Jacob deGrom was up to the task, striking out 13 batters over seven scoreless innings of a dominant Game 1 victory, while Daniel Murphy homered off Kershaw to give the Mets a fourth-inning lead that they wouldn’t relinquish.

Oct. 15, 2015: Winner takes all
Unlike in Game 1, Jacob deGrom was not at his best in a decisive Game 5, allowing two runs in the first to put the Mets in a hole. From there, he battled, stranding seven runners over the game’s first five innings. The Mets tied things in the fourth on a Travis d’Arnaud sacrifice fly, then took the lead in the sixth on a Daniel Murphy homer off Zack Greinke. Then they celebrated at Dodger Stadium, turning the visiting clubhouse into a beer-soaked slip and slide.

Oct. 21, 2015: Mets win the pennant
Coming off their dramatic win against the Dodgers, the Mets steamrolled the Cubs in four consecutive NL Championship Series games. They took a six-run lead in the clinching Game 4, creating a sense of anticipation over the final seven innings. When Jeurys Familia punched out Dexter Fowler to end things, the Mets again leapt into collective celebration. It was their first NL pennant in 15 years.

Oct. 30, 2015: “Meet me at 60 feet, six inches”
In desperate need of a win after dropping their first two World Series games to the Royals, the Mets turned to starting pitcher Noah Syndergaard, whose first order of business was silencing Alcides Escobar. In World Series Game 1, Escobar cranked the first pitch he saw for an inside-the-park homer. In Game 2, he again swung at the first pitch.

The Mets thought Escobar was too comfortable in the box, so Syndergaard knocked him down with a 98-mph fastball over his head on the first pitch of the game. Syndergaard, a rookie, went on to pitch six effective innings in the Mets’ only win of the Series.

When asked afterward about knocking down Escobar, Syndergaard said: “If they have a problem with me throwing inside, then they can meet me 60 feet, six inches away.”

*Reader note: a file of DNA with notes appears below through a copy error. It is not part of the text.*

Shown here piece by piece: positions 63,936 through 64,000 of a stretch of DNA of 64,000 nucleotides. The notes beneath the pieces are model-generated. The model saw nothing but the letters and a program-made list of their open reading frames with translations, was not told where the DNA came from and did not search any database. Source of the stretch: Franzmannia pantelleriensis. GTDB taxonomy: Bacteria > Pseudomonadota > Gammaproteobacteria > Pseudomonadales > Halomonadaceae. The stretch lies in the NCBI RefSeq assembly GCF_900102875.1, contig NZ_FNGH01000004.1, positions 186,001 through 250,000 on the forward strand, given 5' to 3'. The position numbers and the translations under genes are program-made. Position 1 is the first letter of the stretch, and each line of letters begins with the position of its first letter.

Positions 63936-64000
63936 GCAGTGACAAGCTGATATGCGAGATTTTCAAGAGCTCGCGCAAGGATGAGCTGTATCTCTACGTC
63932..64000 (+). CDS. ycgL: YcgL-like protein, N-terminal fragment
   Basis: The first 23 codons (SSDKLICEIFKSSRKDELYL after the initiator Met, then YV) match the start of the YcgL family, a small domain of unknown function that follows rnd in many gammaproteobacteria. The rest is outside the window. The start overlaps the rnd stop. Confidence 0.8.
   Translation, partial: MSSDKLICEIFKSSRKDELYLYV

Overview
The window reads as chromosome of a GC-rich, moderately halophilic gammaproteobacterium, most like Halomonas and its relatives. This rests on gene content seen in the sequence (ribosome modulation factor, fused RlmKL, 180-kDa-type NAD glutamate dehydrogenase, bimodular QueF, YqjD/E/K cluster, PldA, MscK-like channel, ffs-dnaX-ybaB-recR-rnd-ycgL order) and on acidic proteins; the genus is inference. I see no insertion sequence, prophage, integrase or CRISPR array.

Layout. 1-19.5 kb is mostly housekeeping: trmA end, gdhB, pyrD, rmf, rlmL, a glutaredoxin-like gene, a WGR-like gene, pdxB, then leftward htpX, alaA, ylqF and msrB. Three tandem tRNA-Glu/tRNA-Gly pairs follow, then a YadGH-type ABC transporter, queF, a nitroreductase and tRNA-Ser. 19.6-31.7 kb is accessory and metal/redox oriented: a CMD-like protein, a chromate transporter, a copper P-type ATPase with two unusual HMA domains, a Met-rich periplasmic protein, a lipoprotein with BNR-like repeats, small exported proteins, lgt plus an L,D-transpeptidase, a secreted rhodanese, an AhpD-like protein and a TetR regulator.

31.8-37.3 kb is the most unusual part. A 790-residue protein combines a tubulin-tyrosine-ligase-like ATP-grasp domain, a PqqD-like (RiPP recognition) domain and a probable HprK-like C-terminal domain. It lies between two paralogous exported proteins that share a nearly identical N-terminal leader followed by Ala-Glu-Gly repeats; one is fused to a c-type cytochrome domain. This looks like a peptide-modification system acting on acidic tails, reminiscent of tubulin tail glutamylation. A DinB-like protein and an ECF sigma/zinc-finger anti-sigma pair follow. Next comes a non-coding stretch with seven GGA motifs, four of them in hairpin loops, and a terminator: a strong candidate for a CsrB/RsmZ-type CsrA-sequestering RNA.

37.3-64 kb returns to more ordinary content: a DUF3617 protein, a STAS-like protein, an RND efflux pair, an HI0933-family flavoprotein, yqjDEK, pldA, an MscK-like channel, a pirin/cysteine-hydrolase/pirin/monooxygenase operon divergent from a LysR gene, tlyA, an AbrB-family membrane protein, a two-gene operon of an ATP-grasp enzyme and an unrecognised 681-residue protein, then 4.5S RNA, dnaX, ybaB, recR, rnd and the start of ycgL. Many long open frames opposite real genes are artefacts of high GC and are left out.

Sept. 22, 2016: Cabrera puts the Mets on another playoff course
Closing in on the final week of the regular season, the Mets found their NL Wild Card lead reduced to zero following a three-game sweep to the Braves. They entered a four-game series against the Phillies clinging to a three-way tie with the Braves and Cardinals. New York then fell behind Philadelphia three different times during the opener at Citi Field, including in the eighth and 11th innings.

In the bottom of the 11th, Michael Conforto and José Reyes both reached base before Asdrúbal Cabrera hit a walk-off, three-run homer, flipping his bat high in the air with both hands. The win put the Mets back in Wild Card position, where they would stay for the rest of the season.

Sept. 29, 2018: Farewell, Captain America
At a tearful press conference in mid-September, David Wright announced that the back, neck and shoulder injuries that cost him most of the 2015-18 seasons would ultimately conspire to end his career. But Wright planned to return to the Mets’ starting lineup for one final game on the final weekend of the '18 season.

Playing his old position of third base, Wright walked and popped out to end his career. Afterward, he delivered an emotional speech to a sold-out crowd at Citi Field, calling an end to one of the most decorated careers in Mets history.